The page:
From the category archives:

Hedge Fund News

On February 3, 2017, President Trump signed an executive order that outlined his administration’s core principles for regulating the U.S. financial system. They are:

(a) empower Americans to make independent financial decisions and informed choices in the marketplace, save for retirement, and build individual wealth;

(b) prevent taxpayer-funded bailouts;

(c) foster economic growth and vibrant financial markets through more rigorous regulatory impact analysis that addresses systemic risk and market failures, such as moral hazard and information asymmetry;

(d) enable American companies to be competitive with foreign firms in domestic and foreign markets;

(e) advance American interests in international financial regulatory negotiations and meetings;

(f) make regulation efficient, effective, and appropriately tailored; and

(g) restore public accountability within Federal financial regulatory agencies and rationalize the Federal financial regulatory framework.

Empower Americans

It is difficult to make a case against allowing Americans to make independent financial decisions based on informed choices, saving for retirement and pursuing individual wealth. This principle is closely linked to the broadened definition of an accredited investor, which failed to make it through the lame duck Congress and awaits action by the 115th United States Congress. There is little doubt that the proposed definition, which is more inclusive, would broaden the market of potential hedge fund investors.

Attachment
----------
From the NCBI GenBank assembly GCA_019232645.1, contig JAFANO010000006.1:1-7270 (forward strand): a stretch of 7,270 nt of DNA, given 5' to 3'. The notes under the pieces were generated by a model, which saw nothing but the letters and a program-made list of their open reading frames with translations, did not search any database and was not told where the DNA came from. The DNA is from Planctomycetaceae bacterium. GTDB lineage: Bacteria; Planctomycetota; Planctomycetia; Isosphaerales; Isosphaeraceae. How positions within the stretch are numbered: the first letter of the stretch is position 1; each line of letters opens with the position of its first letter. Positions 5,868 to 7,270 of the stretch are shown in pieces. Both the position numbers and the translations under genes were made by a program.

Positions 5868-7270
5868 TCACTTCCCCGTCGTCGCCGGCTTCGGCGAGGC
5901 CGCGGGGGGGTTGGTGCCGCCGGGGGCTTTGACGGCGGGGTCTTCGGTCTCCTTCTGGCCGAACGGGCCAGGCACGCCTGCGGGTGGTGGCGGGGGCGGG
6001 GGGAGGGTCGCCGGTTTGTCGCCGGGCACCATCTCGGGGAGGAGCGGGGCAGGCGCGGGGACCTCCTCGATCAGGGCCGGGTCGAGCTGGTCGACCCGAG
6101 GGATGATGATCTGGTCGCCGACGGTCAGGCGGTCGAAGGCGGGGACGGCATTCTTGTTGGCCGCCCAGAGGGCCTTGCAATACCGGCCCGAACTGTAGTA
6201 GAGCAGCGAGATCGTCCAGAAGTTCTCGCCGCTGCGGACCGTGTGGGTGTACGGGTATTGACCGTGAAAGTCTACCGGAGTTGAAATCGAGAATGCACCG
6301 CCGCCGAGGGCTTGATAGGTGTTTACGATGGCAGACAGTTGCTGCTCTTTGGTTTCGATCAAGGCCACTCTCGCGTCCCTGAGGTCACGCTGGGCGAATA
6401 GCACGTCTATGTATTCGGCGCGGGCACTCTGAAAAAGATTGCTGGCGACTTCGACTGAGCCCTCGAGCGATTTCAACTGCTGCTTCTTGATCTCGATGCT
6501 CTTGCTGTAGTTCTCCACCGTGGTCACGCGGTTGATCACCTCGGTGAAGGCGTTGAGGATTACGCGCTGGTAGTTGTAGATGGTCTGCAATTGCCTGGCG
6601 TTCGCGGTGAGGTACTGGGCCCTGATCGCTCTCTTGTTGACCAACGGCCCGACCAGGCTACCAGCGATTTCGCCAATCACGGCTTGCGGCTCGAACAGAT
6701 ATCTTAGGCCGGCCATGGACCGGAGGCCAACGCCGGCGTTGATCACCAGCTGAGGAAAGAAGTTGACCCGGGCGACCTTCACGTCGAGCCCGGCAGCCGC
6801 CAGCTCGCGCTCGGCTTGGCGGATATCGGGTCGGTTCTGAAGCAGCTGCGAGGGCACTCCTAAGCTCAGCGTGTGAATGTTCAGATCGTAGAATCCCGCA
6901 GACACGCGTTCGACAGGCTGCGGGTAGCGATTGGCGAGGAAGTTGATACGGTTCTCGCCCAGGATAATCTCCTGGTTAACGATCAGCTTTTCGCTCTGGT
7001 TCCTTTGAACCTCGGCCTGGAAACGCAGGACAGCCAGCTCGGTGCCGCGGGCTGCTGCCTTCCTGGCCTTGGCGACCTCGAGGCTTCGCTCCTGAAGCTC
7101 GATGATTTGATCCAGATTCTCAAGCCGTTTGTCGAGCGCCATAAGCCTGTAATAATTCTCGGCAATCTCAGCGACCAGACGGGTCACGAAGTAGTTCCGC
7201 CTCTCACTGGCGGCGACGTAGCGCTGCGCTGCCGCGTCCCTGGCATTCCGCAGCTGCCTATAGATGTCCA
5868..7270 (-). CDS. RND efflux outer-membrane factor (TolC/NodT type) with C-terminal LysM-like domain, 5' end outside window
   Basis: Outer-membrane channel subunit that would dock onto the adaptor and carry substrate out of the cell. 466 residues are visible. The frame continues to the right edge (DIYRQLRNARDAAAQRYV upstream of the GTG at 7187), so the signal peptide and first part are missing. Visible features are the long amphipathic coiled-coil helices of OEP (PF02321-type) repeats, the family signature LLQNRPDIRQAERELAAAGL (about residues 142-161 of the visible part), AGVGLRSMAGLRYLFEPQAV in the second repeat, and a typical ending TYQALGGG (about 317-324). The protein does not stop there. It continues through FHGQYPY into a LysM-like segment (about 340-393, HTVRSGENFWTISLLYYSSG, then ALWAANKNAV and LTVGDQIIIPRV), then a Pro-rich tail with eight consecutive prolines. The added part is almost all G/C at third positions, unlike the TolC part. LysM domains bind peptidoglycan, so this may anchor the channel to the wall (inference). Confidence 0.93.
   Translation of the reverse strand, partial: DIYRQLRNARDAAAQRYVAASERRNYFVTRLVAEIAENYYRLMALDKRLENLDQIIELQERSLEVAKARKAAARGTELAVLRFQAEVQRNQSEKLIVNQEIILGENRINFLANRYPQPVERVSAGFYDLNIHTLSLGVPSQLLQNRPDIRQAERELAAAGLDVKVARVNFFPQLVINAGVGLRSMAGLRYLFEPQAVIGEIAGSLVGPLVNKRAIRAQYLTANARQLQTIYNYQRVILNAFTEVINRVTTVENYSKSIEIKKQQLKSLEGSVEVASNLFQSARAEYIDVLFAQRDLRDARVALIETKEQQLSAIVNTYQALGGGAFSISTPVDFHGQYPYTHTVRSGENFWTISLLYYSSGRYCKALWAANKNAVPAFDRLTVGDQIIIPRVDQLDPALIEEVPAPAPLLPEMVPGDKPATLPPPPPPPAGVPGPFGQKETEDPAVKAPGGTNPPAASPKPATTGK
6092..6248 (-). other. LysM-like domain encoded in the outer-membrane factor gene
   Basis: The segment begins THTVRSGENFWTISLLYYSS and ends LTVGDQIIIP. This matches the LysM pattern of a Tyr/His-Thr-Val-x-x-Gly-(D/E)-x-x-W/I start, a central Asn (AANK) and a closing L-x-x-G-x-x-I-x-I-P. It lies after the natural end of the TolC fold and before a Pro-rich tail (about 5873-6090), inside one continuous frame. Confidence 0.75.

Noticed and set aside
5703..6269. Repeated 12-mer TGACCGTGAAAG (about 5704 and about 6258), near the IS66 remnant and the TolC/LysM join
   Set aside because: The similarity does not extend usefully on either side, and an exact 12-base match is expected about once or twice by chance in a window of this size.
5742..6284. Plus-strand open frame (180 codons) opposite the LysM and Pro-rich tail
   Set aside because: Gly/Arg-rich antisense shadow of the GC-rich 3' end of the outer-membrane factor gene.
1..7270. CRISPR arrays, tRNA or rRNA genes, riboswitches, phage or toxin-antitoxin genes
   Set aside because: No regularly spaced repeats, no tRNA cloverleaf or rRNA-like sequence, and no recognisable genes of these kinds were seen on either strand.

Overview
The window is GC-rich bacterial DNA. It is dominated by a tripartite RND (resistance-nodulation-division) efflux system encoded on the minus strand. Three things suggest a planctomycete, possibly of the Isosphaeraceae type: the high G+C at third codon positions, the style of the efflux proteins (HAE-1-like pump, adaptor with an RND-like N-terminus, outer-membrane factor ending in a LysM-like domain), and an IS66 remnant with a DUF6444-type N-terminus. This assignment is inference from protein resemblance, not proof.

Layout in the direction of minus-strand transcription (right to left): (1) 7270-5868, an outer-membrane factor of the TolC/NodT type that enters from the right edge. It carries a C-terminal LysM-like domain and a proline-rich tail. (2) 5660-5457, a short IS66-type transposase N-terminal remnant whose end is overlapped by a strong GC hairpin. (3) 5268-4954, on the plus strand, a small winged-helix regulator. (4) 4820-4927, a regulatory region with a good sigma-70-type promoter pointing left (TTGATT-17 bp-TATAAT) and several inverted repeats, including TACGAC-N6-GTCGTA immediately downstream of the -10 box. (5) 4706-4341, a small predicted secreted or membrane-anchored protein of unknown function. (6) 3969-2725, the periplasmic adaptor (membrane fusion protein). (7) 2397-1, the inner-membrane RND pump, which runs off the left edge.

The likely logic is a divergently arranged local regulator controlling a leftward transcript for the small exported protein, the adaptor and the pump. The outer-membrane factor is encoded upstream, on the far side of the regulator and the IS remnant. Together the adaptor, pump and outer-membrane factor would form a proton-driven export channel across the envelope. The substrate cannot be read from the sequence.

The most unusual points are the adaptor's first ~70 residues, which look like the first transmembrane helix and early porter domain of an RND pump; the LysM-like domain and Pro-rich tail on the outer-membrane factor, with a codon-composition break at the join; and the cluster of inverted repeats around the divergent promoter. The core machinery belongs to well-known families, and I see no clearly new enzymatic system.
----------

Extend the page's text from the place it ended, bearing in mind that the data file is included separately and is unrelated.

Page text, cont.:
Prevent Taxpayer Bailouts

There is only one federal bailout of a hedge fund on record—the bailout of Long-Term Capital Management (LTCM) in September 1998. It is fair to say that the hedge fund industry shares similar views on government bailouts as those shared by Americans in general. In short, the Trump stance on taxpayer bailouts is neither help nor hindrance to the hedge fund industry.

Foster Economic Growth

Promoting economic growth and vibrant markets based on a regulatory philosophy that targets systemic risk and market failure is music to the ears of the hedge fund industry. Current regulatory efforts are a “gotcha” cat and mouse game that serves no one’s best interests. While this is core principle lets no one off the hook, it does remove regulatory uncertainty and hold the promise of an end to “gotcha” regulation.

American Competitiveness

Hedge funds are wary of this, not because they disagree with the premise, but because the means of achieving this end are unspecified. The potential for trade wars and isolationism are real and concerning to the majority of hedge funds.

Advance American Interests

Again, no one decries the premise; the means by which this end is achieved is the over-riding concern for the industry.

Efficient, Effective and Appropriate Regulation

Hedge fund managers would like nothing more than efficient, effective and appropriately tailored regulation. The single greatest expense for any hedge fund is the expense associated with compliance. If this core principle is realized, hedge funds and their investors will benefit substantially.

Restore Public Accountability